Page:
Email tip: If you want people to look at a screen shot, you have to tell them what they’re looking at
Some time ago, Ry Jones decided to take something that I wrote and condense it to make it funnier:
Don’t embed pictures. … This isn’t Highlights magazine.
Those ellipses are deceptive, because they hide a change of topic! As a result, the two unrelated sentences appeared to be connected to each other.
The comment about Highlights magazine was not a response to “Don’t embed pictures.” It was a response to a different part of that message. Here’s the complete message, or an approximation thereof:
Don’t embed pictures. Send a link to your pictures. And when you ask us to look at the pictures which demonstrate the change in in behavior you’re talking about, you have to tell us what change we’re looking for. This isn’t Highlights magazine.
In the original message, the person included two screen shots. The question was something along the lines of, “The first screen shot shows the feature behaving correctly, and the second screen shot shows it behaving incorrectly. Can somebody explain why it isn’t working?”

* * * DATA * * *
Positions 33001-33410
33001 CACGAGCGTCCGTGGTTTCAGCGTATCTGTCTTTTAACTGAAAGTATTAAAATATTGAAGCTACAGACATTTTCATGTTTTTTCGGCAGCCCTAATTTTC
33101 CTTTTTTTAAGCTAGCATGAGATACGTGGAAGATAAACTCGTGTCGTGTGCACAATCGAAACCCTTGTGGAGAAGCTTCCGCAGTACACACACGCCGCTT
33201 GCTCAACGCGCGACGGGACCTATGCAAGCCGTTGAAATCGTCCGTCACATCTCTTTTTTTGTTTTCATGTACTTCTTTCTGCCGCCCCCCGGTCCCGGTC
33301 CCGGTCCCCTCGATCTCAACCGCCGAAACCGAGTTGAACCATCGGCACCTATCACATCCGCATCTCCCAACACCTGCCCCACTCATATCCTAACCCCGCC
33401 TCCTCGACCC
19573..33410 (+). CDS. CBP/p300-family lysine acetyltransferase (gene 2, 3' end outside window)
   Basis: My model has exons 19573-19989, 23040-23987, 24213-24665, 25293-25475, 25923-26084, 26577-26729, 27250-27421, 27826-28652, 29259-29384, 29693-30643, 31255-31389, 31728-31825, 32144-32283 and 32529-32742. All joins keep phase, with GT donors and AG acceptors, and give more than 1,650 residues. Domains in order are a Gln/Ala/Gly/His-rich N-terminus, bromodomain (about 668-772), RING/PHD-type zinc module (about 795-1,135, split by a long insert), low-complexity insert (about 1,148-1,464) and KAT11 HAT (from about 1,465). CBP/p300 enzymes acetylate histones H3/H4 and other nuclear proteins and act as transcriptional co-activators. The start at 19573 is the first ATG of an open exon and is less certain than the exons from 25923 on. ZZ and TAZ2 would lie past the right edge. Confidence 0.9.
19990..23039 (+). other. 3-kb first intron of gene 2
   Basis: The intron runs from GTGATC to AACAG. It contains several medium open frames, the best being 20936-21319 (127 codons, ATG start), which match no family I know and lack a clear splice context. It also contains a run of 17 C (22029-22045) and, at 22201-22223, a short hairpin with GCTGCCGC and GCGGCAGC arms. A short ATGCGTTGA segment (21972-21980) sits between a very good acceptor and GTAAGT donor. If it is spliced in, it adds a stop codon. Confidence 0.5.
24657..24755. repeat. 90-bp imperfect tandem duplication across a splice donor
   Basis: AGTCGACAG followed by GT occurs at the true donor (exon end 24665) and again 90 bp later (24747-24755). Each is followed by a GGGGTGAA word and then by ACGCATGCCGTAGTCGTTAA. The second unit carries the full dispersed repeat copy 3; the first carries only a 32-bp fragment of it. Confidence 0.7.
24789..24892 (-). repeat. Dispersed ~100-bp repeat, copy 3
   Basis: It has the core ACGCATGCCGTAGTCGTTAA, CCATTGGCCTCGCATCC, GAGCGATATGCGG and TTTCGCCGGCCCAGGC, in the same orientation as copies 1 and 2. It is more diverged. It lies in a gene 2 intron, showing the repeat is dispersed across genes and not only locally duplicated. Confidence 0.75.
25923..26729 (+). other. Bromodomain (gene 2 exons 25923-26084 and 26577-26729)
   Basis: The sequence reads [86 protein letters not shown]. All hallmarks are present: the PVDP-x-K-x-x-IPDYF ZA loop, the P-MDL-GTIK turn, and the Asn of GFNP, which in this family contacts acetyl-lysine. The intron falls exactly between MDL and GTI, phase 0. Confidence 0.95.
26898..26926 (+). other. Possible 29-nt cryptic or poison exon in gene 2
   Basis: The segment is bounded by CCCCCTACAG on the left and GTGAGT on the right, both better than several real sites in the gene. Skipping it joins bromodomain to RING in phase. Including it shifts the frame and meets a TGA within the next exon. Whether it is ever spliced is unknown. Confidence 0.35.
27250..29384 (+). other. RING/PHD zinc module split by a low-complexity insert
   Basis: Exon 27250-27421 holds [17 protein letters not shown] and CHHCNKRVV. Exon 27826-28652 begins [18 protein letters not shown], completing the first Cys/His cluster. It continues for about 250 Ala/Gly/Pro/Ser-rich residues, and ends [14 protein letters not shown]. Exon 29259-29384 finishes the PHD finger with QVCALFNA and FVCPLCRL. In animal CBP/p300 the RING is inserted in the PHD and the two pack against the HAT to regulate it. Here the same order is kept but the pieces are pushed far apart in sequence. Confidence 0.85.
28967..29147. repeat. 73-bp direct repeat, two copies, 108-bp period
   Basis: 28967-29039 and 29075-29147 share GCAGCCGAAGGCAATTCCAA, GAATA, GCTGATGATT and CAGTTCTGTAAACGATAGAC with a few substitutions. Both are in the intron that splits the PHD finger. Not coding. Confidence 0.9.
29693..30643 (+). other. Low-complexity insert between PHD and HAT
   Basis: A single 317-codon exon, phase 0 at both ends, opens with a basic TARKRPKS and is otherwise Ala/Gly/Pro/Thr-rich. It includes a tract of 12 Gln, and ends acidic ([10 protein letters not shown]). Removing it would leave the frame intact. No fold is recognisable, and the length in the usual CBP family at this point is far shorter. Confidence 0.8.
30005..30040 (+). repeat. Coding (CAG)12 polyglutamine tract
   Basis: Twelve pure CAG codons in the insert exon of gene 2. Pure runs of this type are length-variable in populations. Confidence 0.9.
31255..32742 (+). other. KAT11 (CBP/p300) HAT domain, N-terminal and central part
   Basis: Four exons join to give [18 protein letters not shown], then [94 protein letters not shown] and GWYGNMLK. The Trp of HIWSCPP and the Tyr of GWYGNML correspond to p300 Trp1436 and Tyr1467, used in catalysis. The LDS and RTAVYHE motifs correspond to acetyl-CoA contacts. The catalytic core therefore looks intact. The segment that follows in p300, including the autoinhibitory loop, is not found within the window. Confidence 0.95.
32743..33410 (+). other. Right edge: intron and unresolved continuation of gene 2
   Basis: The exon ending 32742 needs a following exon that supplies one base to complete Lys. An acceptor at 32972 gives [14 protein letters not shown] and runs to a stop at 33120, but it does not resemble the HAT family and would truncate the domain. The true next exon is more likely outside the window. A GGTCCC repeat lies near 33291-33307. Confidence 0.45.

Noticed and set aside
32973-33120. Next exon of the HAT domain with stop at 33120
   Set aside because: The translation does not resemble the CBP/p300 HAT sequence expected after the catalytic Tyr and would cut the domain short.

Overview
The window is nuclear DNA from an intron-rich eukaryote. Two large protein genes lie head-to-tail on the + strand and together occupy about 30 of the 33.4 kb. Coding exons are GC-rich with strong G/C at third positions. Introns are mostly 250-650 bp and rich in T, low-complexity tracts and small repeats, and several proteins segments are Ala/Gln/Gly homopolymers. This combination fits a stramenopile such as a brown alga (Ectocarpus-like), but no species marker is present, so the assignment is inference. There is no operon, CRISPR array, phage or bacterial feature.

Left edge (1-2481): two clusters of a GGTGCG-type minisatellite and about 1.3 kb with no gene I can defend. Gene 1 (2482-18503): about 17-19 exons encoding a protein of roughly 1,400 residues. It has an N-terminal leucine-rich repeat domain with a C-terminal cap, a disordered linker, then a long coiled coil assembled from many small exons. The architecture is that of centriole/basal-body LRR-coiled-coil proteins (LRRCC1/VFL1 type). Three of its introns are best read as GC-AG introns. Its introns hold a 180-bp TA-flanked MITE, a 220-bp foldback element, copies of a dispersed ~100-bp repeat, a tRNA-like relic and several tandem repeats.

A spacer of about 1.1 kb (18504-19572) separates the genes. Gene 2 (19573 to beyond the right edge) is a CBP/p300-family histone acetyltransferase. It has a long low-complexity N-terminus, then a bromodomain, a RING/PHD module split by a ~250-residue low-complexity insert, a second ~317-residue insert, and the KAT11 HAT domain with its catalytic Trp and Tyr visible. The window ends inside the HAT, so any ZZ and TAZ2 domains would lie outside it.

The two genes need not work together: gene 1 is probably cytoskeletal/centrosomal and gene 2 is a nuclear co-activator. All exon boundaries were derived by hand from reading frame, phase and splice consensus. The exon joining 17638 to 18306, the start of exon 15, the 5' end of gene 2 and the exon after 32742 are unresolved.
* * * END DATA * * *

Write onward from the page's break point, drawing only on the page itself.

The problem was that the two screen shots were practically identical. It wasn’t obvious what the difference was between them. Now sure, to the person asking the question, the difference was as plain as the nose on your face, but to somebody who hasn’t spent the last 48 hours of their life staring at this specific screen, the difference is a bit harder to pick out.
One of the regular features of the children’s magazine Highlights is a Can you spot the difference? puzzle in which two nearly identical pictures are presented to the reader, who is invited to find the difference between them.
When you’re sending screenshots please describe what part of the screenshot the reader should be focusing on. Or even better, circle it. Windows comes with a super-advanced bitmap editing tool to help you with that.
Sometimes, the person asking the question doesn’t even include the Before part of the puzzle. All that is provided is the After picture, with the question, “Can somebody explain why this changed?”
Creating devious puzzles and challenging other people to solve them can be fun, but there is a time and place for puzzles. Asking somebody for help is not one of those times.